This morning we walked from the Concordia neighborhood over to Cully neighborhood for our first client meeting. These two neighborhoods are very different. The Cully neighborhood’s sidewalks were in worse shape than Concordia’s, for example, and We also noticed a lot more multi-family housing. Trinity Lutheran School, our project site, is located in the Cully neighborhood. We met with Mary Schuldheisz, the principal of the school and she shared some of her ideas about the park they would like to see in the front of their property. She would like us to design a playground for young children with some educational components, but also include elements for older kids like small bike path. AFter taking some notes, we took bus 72 and then bus 8 back to our site, which took a while. After lunch, we made some initial designs of our ideal park in small groups park based on what we heard from Mary. The four groups sketched very different parks, but they all had some things in common (like a water feature!).
– Perla and Alex
Today we walked from home-base to City Hall to have a meeting with Nick Fish, a commissioner for Portland and also the head of the Parks Bureau and the Housing Bureau. He began with his journey to become commissioner, then answered our questions on what he does and the Parks Bureau. After meeting with Nick Fish, we walked across the Hawthorne bridge to a company called Alta. Alta designs safe ways for bikes, pedestrians, and cars to share the road. Alta has worked all over the world to help cities integrate safer routes for non-motorized vehicles into already existing streets. We were introduced to Google Sketch during the presentation, a program that we will use to design a park. The program allows the user to create a 3D model of buildings and open space. The presentation at Alta was followed by a long walk back to the Ladd Tower, by the river.
When we walked back, we took a route called the east bank esplanade. This esplanade was designed by Alta and completed a circuit which went across the river and bridges. The walk was quite long and hot, but peaceful at the same time with pleasant breezes and views of the river. Countless people passed by on bike and foot. Nearing the Steel Bridge, the group paused as Christian gave his beautiful, amazing, memorable, well-prepared, flawless, deep, passionate, meaningful, life-changing speech about why the bridge was the greatest bridge of all time. The bridge supports light rail, heavy rail, foot traffic, bike traffic, and the usual cars and buses. It is also the only bridge in the world that can telescope into itself, allowing small watercraft to pass without disturbing traffic. To be honest, the rest of the students did not show this much affection, for the bridge was rusting and breaking down.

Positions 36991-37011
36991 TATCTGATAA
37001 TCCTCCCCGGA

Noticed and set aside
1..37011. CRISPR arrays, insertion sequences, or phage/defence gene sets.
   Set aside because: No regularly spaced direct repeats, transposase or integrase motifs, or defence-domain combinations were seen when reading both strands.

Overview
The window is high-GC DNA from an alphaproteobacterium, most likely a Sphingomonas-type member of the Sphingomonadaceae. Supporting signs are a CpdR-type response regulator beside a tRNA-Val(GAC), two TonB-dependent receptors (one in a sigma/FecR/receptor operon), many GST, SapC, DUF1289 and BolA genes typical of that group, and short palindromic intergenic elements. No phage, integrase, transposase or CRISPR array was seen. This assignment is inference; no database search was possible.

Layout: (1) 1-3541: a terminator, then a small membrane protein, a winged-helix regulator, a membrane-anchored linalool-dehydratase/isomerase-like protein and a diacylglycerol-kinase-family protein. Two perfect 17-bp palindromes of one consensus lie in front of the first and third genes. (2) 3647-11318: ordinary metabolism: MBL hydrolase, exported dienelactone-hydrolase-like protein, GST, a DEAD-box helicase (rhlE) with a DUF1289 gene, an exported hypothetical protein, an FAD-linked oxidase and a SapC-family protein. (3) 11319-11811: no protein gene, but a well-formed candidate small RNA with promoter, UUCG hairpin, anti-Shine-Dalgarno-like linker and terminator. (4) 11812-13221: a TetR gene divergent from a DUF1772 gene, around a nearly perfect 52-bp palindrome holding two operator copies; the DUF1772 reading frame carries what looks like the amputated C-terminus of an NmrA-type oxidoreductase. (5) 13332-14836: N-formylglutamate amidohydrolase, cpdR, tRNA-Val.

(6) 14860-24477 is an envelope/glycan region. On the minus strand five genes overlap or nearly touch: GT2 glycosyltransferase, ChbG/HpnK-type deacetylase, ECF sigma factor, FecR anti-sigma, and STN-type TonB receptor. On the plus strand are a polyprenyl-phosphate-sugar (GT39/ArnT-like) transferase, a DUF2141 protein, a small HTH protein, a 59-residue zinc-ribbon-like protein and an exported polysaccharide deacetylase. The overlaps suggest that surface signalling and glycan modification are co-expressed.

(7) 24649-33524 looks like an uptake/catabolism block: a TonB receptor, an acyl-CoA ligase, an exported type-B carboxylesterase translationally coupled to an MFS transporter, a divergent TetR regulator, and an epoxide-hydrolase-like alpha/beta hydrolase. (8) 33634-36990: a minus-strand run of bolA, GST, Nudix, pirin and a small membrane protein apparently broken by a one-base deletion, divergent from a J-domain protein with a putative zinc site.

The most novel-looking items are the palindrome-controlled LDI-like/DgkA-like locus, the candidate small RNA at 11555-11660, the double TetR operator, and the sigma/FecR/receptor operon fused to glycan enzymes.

We continued to walk back to the Ladd Tower where we reflected a bit on the program so far and gave our “appreciations.”
We started off the day with a visit to Portland City Hall and Mayor Sam Adams. Mayor Adams answered our questions very thoughtfully and thoroughly, and demonstrated a good command over the issues the City of Portland is facing. Mayor Adams also described his political career and some of his thoughts regarding safety and gang violence. After our meeting with Mayor Adams, we attended a Portland City Council Meeting. We got to hear individual citizens petition some of their supposed grievances, many of them seemed slightly ridiculous, such as better enforcing jay walking laws. We also heard more legitimate topics of discussion, such as a proposed ordinance from the Arlington Heights Neighborhood Association banning longboarding racing in their streets. The problem seemed to be very serious, and neighborhood association member Erik Nagel presented their argument very convincingly. We left before the issue was resolved, although City Commissioner Randy Leonard proposed delaying continued hearings until September.
After that, we hopped on the MAX to SERA, a green building architectural firm. Lisa Petterson lead us around parts of their facility, which is LED gold and LED platinum certified. Then, her and architect Dennis Wilde showed us a very interesting presentation about the planned Oregon Sustainability Center. We were interested in how much less energy and water will be required by the building, and the Living Building Challenge’s strict standard that the architects were closely adhering to. Today we learned about two very different aspects of how the city works, the governmental system and process, and new sustainable building concepts.
Welcome to PLACE 2012! This blog is where we’ll summarize our activities, present our findings, post photos, discuss readings, and more! Check in frequently as we explore and learn about the Portland urban landscape…